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Library and Information Science Paper (ID LIS062001)

Evaluation of Automating Operations in Academic Libraries in Japan: Survey by Focus Group Interviews
No.62, p.1-27
Issue date

Purpose: Over 80% percent of university libraries in Japan had installed a library automation system by 1994, and 99% percent had become computerized by 2002. Today, many university libraries use the internet and digital resources to provide user-oriented library services, having become electronic libraries to a greater or lesser extent. Library automation systems are the basis for developing user-oriented library services. From the viewpoint of library staff, this paper examines current approaches to library automation issues of book acquisition, book cataloging and circulation.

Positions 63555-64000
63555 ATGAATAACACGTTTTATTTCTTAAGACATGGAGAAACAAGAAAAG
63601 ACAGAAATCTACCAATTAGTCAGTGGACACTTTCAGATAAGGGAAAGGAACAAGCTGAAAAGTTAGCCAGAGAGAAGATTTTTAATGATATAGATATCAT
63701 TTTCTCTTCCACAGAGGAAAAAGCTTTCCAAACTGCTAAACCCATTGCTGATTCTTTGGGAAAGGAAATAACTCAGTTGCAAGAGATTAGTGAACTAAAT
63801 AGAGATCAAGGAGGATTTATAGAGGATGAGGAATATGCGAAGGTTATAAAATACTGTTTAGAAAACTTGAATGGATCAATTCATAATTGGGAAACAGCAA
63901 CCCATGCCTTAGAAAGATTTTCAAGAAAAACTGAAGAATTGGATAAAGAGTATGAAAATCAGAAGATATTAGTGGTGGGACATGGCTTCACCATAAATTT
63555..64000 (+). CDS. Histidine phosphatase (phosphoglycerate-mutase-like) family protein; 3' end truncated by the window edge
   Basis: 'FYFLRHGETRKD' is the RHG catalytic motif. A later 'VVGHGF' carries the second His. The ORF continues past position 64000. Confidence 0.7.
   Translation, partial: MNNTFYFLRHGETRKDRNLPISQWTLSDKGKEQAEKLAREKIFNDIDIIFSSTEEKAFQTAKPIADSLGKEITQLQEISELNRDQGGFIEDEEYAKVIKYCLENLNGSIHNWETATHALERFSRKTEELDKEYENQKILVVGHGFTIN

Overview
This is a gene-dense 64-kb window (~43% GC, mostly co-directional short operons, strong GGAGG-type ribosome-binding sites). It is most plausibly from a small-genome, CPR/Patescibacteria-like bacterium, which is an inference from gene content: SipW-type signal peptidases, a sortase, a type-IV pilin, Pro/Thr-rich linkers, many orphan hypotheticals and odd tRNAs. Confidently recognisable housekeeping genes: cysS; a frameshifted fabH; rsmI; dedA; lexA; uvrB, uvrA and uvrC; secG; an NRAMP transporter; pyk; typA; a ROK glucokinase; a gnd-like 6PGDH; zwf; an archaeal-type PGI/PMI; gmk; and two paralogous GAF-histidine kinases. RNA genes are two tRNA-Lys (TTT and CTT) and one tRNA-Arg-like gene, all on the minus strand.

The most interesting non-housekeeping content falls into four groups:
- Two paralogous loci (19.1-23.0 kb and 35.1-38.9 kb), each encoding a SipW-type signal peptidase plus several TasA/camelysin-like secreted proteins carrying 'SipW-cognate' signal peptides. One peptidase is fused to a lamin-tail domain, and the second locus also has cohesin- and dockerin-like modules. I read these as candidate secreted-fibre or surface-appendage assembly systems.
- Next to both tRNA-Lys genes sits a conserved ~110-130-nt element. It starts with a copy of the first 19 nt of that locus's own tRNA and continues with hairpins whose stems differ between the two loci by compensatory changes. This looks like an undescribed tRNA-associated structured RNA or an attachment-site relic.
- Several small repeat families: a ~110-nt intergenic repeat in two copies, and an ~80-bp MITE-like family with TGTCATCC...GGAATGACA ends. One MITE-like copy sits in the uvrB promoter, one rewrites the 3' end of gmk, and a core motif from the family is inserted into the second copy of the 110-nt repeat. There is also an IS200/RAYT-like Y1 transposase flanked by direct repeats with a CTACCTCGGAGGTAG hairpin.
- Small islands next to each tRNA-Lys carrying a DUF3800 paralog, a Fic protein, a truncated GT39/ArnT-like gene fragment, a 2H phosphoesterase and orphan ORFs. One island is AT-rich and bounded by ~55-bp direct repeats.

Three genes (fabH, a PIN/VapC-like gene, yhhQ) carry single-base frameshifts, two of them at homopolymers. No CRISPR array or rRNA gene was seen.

Methods: Two focus group interviews were conducted with two groups of six university librarians. The librarians discussed issues such as their impressions, effects, and the future of library automation. By focusing on the cause-and-effect relationship and adversary relationship embedded into each utterance expressed during the interviews, the study attempted to identify themes that emerged during the discussions.

Results: Problems of library automation were categorized into ten groups. A conceptual diagram of the framework of the problems was created from the data of the focus group interviews. Regarding the effects and problems of library automation, the study found the following three points: (1) promoting labor-saving and functional advancements, (2) libraries losing their power, and (3) imperfect packages.

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